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A car has long been a tool of freedom. It allows an individual to reach any destination at anytime in whatever fashion desired. It’s a rite of passage and a sign of maturity and adulthood. So it’s no surprise, automakers have long directed its focus to the youngest demographic in hopes to instill brand loyalty as soon as possible.However, a new and unexpected opposition is endangering the market– the rising relevance and popularity of the smartphone.
Statistics from the Transportation Department noted that in 1978, 50 percent of 16-year-olds in the United States obtained their first driver’s license. By 2008, the number dropped to only 30 percent. According to Gartner’s lead automotive analyst, Thilo Koslowski, says, “Mobile devices, gadgets and the Internet are becoming must-have lifestyle products that convey status. In that sense these devices offer a degree of freedom and social reach that previously only the automobile offered.” As a matter of fact, Koslowski went as far as saying, “The iPhone is the Ford Mustang of today.”
Sheryl Connelly, Ford Motor Company’s manager of global consumer trends and futuring, continued, “The car used to be the signal of adulthood, of freedom… Now the signal into adulthood for teenagers is the smartphone.”
Connelly explained that driving a car may limit the valuable time a teenager could have used to text their friends our update their statuses. While public transportation is slower, it will still provide teenagers time to engage friends on their mobile device. Yet, Ford is undeterred. K. Venkatesh Prasad, Ford’s senior technical leader of open innovation, responded with, “We are not looking at this to ask how we can get teens to buy a car versus an iPhone. Instead, the car has to become more than just a car. It has to become an experience.”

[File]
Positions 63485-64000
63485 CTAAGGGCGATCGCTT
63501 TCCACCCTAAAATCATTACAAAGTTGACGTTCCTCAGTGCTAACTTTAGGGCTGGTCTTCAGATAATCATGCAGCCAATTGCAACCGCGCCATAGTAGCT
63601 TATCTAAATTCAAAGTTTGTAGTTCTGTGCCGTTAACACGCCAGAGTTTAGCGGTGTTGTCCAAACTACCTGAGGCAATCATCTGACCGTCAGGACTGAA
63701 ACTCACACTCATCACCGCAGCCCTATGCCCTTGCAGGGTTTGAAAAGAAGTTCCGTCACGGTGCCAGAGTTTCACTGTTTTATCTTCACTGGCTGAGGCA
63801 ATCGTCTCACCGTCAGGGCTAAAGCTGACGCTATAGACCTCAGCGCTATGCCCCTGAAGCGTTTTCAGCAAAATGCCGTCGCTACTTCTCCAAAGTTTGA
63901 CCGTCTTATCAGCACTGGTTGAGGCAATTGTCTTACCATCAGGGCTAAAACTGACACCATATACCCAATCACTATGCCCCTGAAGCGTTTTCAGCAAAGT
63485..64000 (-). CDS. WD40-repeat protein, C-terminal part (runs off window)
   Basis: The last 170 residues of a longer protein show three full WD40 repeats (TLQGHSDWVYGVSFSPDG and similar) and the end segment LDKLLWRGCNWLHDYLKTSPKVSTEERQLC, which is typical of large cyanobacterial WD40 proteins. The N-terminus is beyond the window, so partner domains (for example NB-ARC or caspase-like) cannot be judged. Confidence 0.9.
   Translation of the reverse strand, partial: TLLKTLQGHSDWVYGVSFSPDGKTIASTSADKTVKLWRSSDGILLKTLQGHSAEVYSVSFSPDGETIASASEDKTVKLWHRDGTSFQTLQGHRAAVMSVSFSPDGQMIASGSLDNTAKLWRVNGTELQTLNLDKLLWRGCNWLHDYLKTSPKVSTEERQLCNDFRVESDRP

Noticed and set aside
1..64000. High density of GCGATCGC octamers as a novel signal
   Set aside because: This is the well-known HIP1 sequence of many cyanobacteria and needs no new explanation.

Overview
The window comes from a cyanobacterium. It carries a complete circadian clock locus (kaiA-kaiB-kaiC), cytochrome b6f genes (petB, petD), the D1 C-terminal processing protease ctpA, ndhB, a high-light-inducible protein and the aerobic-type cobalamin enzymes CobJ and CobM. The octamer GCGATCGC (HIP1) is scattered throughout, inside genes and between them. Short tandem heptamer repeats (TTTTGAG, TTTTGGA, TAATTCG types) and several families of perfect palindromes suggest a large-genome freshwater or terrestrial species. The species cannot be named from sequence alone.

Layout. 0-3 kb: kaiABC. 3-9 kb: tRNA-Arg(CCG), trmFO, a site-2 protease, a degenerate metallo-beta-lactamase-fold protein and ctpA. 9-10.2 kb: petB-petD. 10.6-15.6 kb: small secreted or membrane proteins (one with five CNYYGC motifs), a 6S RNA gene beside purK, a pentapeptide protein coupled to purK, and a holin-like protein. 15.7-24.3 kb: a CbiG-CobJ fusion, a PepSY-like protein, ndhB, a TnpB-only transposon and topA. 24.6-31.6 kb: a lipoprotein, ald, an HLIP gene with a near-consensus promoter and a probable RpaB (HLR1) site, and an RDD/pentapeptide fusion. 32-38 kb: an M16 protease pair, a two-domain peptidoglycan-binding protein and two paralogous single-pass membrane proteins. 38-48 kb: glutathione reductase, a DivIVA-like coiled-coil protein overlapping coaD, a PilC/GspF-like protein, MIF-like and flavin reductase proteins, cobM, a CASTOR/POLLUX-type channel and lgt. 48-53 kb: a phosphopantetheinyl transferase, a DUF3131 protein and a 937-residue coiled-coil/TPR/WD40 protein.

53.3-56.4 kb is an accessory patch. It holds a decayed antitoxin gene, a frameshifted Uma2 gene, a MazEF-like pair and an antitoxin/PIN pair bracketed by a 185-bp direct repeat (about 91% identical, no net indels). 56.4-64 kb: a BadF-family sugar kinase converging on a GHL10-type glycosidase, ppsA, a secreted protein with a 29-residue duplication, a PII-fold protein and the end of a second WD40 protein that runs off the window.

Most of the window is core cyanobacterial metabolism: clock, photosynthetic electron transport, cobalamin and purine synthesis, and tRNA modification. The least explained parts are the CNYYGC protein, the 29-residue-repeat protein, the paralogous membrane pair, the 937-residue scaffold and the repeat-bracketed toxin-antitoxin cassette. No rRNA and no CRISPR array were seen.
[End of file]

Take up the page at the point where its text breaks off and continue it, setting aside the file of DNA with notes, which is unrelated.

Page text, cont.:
What that means for Ford is to create cars that can better mesh with a teenager or a young adult’s life by making them more like smartphones– cars that could automatically check in on FourSquare when it arrives at a trendy hangout spot, read text messages aloud, and built in cameras to take profile pictures and videos for the passengers so that they can upload their experiences onto Facebook or YouTube. Shared music networks can be implemented on inboard infotainment systems as well.
Unfortunately, it seems as if sheer driving pleasure and the significance of mobility has been lost to the new generation. A scary thought, but soon a car could even navigate itself so that the teenager could give social networking its undivided attention.
[Source: New York Times]